To top it off I am riding alone, every hour of everyday. There are few distractions from my thoughts, tirades, emotions, perhaps this is one reason I linger in towns a bit too long, to get a break from my own internal conversation. Even as slow down and give myself a small boost by sleeping 4-5 hours a night instead of 2-3. I simply do not stop quilting myself for not working harder to chase down the record. Through a haze of exhaustion I still cling to my dreams of being superhuman, I really thought I could do it, I really really did. Sure the weather was tough for the first 5 days, sure I could have paced myself better as well and maybe I would be faster if there was another racer to actually race. It all sounds like excuses for simply reaching too high and being too human and weak to pull myself up there.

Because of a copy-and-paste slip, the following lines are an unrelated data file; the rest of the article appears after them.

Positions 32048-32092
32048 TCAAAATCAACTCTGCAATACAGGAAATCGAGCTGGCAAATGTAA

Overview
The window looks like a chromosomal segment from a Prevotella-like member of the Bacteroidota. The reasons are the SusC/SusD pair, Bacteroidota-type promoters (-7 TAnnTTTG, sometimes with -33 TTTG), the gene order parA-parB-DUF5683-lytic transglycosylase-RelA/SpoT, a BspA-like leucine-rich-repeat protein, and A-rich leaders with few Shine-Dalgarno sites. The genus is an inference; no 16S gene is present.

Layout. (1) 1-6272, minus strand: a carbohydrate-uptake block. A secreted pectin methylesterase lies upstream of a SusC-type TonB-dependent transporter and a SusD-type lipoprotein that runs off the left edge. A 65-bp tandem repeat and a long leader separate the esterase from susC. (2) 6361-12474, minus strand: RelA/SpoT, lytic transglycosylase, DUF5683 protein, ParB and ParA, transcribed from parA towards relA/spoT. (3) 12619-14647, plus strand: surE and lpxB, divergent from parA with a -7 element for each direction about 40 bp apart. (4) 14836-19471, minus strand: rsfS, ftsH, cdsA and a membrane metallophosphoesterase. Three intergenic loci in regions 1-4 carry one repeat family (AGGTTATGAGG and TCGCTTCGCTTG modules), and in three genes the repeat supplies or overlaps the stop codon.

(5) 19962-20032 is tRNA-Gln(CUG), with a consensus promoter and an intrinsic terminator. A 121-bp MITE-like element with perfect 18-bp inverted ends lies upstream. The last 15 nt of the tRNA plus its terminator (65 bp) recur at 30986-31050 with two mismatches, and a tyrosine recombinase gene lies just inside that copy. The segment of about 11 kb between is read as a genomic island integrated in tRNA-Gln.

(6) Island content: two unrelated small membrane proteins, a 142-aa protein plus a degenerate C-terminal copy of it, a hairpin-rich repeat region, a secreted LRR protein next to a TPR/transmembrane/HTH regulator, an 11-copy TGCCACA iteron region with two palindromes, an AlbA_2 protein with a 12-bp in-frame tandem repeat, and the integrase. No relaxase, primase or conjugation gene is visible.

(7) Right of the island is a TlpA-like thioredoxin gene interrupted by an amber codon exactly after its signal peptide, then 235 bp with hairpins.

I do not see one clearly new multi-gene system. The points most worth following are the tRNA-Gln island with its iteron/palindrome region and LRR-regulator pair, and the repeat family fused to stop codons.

All along through out the ebbs and flows, the ups and downs I keep pedaling. There are some real low down weak moments when dropping out sounds to good to pass up at least to my body and emotional side, but seriously the mind knows that ain’t gonna happen. To get to Mexico you’ve got to pedal, pedal all day, part of the night and a bit of the morning. Failing to hit my mileage goals is heartbreaking, it bothers me still, but damn it I still know how to pedal my bicycle.
Just Keep Pedaling, Just Keep Pedaling, You Will Get There If You Just Keep Pedaling….
Fantastic writing Jefe! Enjoying the hell out of it especially because of the wonderful storyline it’s providing for all those hours spent checking and watching your blue dot! Very honest and inspirational stuff!
it was a gut wrenching experience physically, but also emotionally and mentally as well. Glad to have you reading and enjoying it, one more episode to come maybe tomorrow….
thanks again for reading!
Jefe, what an incredible ride. Thanks for pushing so hard. Let’s all push beyond comfort and get just a little bit further down the road!
That is what is so compelling is seeing what is around the next bend, always worth checking out!
Thanks for reading, hope you are well